The immune system makes decisions in response to combinations of multiple microbial inputs. We do not understand the combinatorial logic governing how higher-order combinations of microbial signals shape immune responses. Here, using coculture experiments and statistical analyses, we discover a general property for the combinatorial sensing of microbial signals, whereby the effects of triplet combinations of microbial signals on immune responses can be predicted by combining the effects of single and pairs. Mechanistically, we find that singles and pairs dictate the information signaled by triplets in mouse and human DCs at the levels of transcription, chromatin, and protein secretion. We exploit this simplifying property to develop cell-based immunotherapies prepared with adjuvant combinations that trigger protective responses in mouse models of cancer. We conclude that the processing of multiple input signals by innate immune cells is governed by pairwise effects, which will inform the rationale combination of adjuvants to manipulate immunity.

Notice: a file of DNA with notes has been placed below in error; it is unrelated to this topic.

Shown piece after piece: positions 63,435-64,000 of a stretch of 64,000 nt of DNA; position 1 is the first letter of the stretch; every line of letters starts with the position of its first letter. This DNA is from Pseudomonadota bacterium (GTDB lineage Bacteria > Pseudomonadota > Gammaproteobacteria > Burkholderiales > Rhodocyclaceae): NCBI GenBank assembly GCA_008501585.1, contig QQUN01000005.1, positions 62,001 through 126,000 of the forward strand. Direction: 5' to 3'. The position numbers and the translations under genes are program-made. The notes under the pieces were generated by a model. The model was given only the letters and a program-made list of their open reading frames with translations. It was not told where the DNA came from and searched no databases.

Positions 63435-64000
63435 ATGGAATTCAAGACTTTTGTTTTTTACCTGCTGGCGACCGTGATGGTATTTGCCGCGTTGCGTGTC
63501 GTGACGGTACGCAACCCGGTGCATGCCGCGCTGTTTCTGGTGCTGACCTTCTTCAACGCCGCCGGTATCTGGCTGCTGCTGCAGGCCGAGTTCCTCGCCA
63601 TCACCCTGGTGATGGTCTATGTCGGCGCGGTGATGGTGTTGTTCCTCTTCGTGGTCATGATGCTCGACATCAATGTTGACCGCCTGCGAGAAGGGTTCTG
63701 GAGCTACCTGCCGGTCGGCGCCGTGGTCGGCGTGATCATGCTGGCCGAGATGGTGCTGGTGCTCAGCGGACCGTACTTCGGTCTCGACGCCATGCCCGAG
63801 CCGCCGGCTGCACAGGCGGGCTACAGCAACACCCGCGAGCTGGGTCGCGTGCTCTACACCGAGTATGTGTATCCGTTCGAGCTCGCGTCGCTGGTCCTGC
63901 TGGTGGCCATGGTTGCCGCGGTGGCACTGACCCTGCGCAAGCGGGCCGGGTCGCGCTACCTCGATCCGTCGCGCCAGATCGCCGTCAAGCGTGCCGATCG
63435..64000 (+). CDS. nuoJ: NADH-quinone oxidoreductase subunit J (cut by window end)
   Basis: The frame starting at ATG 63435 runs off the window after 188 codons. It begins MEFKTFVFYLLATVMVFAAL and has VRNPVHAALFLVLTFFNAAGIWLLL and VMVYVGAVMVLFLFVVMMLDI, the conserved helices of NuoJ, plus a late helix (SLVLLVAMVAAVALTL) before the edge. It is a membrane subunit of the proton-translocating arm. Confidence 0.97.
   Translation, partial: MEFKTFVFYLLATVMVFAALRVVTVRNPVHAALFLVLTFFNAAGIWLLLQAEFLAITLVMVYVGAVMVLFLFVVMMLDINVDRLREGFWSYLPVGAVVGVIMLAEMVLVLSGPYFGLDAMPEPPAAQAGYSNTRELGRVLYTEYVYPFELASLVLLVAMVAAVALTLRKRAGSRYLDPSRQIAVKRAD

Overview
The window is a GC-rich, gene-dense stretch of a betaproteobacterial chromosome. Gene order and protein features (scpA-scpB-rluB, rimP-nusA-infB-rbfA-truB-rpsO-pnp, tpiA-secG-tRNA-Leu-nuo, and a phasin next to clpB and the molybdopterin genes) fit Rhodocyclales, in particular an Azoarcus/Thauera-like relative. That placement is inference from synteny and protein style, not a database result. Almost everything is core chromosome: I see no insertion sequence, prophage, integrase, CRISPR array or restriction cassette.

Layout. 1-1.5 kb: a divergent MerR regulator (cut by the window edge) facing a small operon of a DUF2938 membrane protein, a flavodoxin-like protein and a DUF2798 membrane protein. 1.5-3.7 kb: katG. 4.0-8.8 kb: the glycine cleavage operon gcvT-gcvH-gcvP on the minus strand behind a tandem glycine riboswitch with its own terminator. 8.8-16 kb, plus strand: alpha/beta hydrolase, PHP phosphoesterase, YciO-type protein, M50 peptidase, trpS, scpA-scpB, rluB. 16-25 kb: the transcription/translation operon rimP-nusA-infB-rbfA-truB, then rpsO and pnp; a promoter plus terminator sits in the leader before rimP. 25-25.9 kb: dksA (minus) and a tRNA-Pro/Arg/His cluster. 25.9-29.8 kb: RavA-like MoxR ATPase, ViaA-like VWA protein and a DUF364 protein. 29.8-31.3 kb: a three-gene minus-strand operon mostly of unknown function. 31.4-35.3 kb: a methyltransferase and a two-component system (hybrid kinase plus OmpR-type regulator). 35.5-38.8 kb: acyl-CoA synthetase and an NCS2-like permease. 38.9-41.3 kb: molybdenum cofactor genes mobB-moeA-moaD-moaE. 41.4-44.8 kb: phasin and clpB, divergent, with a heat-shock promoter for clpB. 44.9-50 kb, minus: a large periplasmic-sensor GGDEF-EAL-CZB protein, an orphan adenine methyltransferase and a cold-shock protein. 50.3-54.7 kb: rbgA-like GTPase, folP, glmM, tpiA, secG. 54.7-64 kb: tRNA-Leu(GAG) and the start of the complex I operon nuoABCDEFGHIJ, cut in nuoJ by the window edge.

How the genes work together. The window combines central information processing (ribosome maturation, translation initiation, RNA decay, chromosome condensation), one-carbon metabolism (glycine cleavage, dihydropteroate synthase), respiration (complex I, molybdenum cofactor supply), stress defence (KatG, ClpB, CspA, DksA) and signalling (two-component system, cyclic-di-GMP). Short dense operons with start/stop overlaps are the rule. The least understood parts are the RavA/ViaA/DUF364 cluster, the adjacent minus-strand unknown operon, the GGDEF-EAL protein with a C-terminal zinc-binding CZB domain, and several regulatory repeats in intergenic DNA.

- cancer immunotherapy
- cell therapy
- innate immunity
- pattern-recognition receptors
ASJC Scopus subject areas
- Pathology and Forensic Medicine
- Cell Biology